Targeted next-generation sequencing (NGS) is a precise, powerful tool that enables in-depth genomic analysis of diseases and disorders that are driven by somatic or germIine variants, as well as analysis of many infectious diseases.
There are two principle methods for targeted sequencing: amplicon-based sequencing which relies on PCR amplification, and hybridization capture which uses complementary probes to capture target sequences. While each method has unique strengths, both enable the user to focus their sequencing efforts on genomic regions of interest, including coding and/or noncoding regions across the human genome, or in the genomes of model organisms or pathogens.
What advantages does targeted sequencing offer over WGS?
This focused approach yields deeper sequencing of target regions with fewer total reads compared to whole-genome sequencing (WGS), reducing the amount of sequencing needed and the time required for analysis. The greater depth of coverage enabled by targeted NGS increases the accuracy of sequencing data; this is especially important in variant calling in cancer research, identification of rare disease-associated mutations, and analysis of single-gene disorders.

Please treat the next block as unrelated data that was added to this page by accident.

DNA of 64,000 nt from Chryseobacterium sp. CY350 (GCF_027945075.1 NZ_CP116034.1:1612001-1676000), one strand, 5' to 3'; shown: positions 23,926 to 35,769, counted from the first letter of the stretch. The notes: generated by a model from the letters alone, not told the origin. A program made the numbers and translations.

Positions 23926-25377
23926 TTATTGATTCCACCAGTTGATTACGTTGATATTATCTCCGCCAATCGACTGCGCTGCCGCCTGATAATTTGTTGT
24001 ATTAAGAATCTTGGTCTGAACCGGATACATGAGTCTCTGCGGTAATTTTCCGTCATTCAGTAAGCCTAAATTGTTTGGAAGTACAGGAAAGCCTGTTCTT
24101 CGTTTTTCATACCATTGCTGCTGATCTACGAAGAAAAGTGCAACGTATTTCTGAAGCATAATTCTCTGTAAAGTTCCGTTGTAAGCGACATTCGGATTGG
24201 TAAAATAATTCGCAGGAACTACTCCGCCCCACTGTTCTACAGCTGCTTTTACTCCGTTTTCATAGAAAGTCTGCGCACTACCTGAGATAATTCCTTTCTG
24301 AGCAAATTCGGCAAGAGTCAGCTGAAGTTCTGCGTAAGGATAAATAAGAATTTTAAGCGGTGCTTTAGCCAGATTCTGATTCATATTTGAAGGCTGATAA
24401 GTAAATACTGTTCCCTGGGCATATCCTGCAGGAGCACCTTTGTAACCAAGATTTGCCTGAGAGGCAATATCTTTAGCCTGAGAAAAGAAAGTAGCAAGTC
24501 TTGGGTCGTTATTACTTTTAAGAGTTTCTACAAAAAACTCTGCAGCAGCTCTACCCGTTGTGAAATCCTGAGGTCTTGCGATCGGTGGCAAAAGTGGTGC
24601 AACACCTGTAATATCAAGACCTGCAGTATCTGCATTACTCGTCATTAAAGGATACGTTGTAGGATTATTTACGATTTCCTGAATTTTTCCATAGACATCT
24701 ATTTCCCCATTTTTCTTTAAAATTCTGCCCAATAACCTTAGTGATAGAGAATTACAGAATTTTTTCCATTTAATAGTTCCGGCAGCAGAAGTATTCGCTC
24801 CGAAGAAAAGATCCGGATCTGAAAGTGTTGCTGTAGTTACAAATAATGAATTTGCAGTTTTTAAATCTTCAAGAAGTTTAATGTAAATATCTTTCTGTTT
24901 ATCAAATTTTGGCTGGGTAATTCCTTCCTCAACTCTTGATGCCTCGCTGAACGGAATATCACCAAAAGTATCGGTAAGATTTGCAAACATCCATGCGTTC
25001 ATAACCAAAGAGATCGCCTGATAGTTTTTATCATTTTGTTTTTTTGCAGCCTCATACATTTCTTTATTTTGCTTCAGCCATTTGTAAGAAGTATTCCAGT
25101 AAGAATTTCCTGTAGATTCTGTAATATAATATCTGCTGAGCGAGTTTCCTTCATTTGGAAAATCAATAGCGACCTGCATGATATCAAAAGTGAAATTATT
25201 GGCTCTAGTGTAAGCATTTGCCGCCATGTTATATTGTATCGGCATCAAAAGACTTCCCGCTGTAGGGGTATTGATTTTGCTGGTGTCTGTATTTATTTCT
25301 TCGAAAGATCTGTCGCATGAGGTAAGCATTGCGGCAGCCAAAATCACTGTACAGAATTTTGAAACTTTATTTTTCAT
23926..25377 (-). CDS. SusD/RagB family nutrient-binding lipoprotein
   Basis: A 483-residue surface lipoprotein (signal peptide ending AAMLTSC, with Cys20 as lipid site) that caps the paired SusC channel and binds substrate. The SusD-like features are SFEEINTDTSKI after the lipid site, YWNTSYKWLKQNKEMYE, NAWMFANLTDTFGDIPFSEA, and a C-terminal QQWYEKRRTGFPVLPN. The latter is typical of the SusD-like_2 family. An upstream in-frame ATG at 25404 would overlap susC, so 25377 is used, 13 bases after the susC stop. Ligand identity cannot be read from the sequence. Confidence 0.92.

The focused approach of targeted sequencing may also aid the development of targeted therapy applications and personalized medicine. For example, targeted resequencing of the polymorphic human leucocyte antigen (HLA) gene aids in HLA typing, which is crucial for matching in hematopoietic stem cell or solid organ transplantation. These methods can also be rapidly adapted to meet emerging health threats, such as SARS-CoV-2.